In rural and peripheral areas in Israel live hundreds of LGBT people who have to cope every day with life outside or inside the closet in less accepting and open surroundings. Erin Toledano-Farajov, a bisexual genderqueer transgender woman, tries to explain life as LGBT on the periphery through her own personal experience.
Erin Toledano-Farajov, who’s only 18, is originally from Hadera, a city in the northern Sharon region. She recently moved to Tel Aviv and volunteers at Ma’avarim. In a new interview with Israeli website Mako, she says she suffered a lot in high school. “Students harassed me, threw comments at me and sometimes just stared at me like I was an alien,” she says in the interview. “There were boys who sexually harassed me, slapped me on the buttocks and shouted at me that I ‘must love this.’ The school’s management only worsened the situation. The counselor told me that it was not right for me to come out and talk publicly about my sexuality, and teachers refused to refer to me as a woman, didn’t recognize the name I chose for myself and treated me badly just because of my identity. When later all my friends were working, I never found an employer willing to hire me. Many told me it was because of the way I look, and one said he doesn’t hire transvestites. Employers asked me to dress in a more masculine fashion and basically pretend to be a man, and of course I refused. I will not give up my visibility for money.”
The severe LGBTphobia Erin experienced didn’t bring her down, and while she struggled to finish school before moving to Tel Aviv – the big city where she can find more acceptance – she continued to stick up for what she believed in, and to stand up for herself. “At first I was devastated physically and mentally,” she said. “Unfortunately, with the experience of daily LGBTphobia I finally had to learn not to remain quiet. Only then the high school management, which apparently was afraid to be criticized from the outside on its behavior, eventually let me live as I please at school. This led me to social activism and now I’m still working to promote awareness and I’m active in community and social networks.”
While openness and progress is increasing in Tel Aviv, Erin says that the situation on the periphery has not changed over time. “On the periphery they expel us, they don’t let us make a living and they harass us so that there’s a lack of motivation to stay there,” she said. “This very unfortunate trend sends a message to young people on the periphery that only in Tel Aviv can we develop and live. I believe that the situation in Tel Aviv is not better than the periphery, but that the difference is related to the socio-economic situation, rather than tradition or religion, as is commonly thought. Tel Aviv has LGBTphobia, but they know that it is not acceptable to show it in public, because the community there has created a deterrent. Hadera has no community to create deterrence and it is still customary to be homophobic, and homophobia is therefore out in the open. ”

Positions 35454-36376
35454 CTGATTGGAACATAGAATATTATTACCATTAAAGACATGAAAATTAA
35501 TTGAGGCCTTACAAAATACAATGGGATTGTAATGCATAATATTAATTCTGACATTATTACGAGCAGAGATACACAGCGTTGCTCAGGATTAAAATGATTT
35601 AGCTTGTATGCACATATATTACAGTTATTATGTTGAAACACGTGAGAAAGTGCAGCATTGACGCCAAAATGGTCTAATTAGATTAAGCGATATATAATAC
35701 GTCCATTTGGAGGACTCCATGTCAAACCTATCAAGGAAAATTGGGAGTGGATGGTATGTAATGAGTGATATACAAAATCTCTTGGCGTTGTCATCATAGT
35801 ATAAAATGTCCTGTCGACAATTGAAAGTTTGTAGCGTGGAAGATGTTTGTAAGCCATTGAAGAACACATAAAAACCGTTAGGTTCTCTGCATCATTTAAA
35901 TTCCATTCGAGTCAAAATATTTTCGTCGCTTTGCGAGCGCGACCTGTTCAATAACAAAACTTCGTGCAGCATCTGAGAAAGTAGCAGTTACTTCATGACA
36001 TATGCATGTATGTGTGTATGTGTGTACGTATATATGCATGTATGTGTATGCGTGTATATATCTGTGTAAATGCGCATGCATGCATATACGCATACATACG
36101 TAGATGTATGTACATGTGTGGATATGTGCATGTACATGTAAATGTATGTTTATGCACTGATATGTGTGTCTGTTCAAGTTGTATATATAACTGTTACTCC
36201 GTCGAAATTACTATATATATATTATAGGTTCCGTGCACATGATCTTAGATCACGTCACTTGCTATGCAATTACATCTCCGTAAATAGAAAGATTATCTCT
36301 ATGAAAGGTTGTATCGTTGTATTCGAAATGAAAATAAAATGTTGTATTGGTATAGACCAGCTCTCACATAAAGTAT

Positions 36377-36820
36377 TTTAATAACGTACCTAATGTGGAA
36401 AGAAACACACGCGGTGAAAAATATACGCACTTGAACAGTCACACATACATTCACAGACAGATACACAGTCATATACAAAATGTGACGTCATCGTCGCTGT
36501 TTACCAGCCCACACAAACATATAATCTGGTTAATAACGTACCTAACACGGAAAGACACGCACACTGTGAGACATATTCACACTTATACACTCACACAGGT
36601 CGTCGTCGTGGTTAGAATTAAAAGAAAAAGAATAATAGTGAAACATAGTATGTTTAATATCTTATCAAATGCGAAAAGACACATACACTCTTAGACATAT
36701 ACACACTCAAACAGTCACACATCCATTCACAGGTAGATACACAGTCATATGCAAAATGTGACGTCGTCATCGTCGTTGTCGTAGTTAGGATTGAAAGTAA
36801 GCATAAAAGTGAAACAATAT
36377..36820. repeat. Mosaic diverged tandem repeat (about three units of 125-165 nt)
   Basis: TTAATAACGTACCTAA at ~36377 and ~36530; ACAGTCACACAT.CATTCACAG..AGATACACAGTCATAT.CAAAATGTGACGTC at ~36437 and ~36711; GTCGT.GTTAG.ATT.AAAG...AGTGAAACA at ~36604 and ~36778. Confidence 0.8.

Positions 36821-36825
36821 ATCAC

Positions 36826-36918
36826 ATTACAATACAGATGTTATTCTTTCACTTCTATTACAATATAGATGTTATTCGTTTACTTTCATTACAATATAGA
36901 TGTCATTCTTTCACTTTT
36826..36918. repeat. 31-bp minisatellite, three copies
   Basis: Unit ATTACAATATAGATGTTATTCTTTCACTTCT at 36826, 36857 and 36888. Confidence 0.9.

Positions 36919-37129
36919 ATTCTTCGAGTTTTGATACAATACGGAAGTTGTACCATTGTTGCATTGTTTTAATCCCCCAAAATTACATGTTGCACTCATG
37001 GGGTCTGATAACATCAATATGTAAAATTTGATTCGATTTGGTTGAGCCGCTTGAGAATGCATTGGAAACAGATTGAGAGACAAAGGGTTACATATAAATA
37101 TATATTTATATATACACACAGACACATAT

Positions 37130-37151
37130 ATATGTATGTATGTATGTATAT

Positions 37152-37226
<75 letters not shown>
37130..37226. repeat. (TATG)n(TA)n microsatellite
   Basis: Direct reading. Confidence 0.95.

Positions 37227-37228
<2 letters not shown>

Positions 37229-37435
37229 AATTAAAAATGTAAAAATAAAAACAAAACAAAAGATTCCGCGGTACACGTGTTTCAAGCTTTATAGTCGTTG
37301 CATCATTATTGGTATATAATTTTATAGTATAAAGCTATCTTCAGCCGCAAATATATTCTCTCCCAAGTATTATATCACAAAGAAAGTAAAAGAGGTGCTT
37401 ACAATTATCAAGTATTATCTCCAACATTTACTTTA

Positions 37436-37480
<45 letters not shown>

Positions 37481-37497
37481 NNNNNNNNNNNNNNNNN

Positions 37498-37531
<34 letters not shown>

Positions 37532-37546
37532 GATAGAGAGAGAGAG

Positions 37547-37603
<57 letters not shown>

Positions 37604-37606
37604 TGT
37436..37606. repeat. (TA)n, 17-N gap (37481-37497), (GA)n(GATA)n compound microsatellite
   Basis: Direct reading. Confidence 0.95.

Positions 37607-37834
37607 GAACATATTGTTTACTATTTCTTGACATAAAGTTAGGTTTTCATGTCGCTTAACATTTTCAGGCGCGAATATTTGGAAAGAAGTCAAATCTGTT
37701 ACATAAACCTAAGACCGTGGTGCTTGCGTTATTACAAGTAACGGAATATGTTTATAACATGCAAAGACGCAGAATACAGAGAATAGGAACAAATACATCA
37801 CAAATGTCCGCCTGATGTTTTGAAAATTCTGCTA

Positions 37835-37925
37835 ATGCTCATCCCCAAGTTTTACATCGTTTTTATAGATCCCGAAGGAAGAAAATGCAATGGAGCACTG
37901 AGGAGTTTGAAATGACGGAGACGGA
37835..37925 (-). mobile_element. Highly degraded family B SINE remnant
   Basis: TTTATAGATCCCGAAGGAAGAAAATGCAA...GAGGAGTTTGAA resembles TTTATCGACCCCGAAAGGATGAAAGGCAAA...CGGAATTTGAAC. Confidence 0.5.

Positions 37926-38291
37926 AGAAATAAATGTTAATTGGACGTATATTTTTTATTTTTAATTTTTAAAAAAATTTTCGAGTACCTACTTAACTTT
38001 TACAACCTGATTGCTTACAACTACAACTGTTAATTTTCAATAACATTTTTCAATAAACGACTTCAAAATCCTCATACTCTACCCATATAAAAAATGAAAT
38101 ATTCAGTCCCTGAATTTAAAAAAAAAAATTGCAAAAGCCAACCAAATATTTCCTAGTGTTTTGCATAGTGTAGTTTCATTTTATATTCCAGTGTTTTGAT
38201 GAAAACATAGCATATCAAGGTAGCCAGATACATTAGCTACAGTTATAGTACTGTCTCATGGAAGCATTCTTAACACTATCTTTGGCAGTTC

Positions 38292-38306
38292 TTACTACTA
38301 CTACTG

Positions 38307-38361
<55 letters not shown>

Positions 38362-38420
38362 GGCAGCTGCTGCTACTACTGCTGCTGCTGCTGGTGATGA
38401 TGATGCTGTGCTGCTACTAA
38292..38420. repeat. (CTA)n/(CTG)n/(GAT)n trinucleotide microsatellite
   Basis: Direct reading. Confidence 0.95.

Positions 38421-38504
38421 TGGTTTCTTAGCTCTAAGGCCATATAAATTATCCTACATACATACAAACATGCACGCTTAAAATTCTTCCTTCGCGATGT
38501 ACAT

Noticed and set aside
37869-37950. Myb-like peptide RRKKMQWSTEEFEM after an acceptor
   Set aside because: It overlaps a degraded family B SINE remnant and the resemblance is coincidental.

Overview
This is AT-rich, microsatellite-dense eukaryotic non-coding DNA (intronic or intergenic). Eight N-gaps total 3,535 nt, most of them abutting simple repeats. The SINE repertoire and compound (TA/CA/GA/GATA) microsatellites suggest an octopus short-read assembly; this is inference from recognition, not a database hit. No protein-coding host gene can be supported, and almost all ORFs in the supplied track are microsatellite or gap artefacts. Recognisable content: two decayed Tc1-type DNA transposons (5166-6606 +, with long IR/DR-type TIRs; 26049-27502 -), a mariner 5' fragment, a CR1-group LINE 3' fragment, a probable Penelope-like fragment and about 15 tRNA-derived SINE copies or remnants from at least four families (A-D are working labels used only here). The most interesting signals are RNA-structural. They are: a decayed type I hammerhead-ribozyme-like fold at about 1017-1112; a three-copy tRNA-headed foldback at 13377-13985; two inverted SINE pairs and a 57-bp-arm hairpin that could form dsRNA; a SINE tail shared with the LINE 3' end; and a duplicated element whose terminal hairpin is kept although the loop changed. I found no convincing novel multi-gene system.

After moving to Tel Aviv, Erin discovered that there are many negative things in the big city as well. “It is true that in Tel Aviv there are economic and employment opportunities and a sense of community, but in fact, I experienced more harassment in Tel Aviv and I feel safer in public spaces in Hadera,” Erin revealed.
“Tel Aviv has a lot of negative things, like prostitution of Gay Youth and of transgender women. There is a lot of work to be done there. The problem is that a lot of people in local power centers have interests, and prefer us to keep quiet and thank them for what we have achieved. They benefit from the massive transition of people to Tel Aviv, things like funds for the organizations in their city. This is a circuit that feeds itself.”
Erin says that the main thing that could improve the situation is that LGBT people on the periphery will become more active and take part in struggles. “Organizations should grow from the periphery as well, next to the community organizations active mainly in Tel Aviv. Those organizations need to hire people from the periphery. We should set up an LGBT Social Authority, one that enters the education system and fights for students abandoned by it, a Social Police that stands beside those who are being bullied in the educational institutions and workplaces.”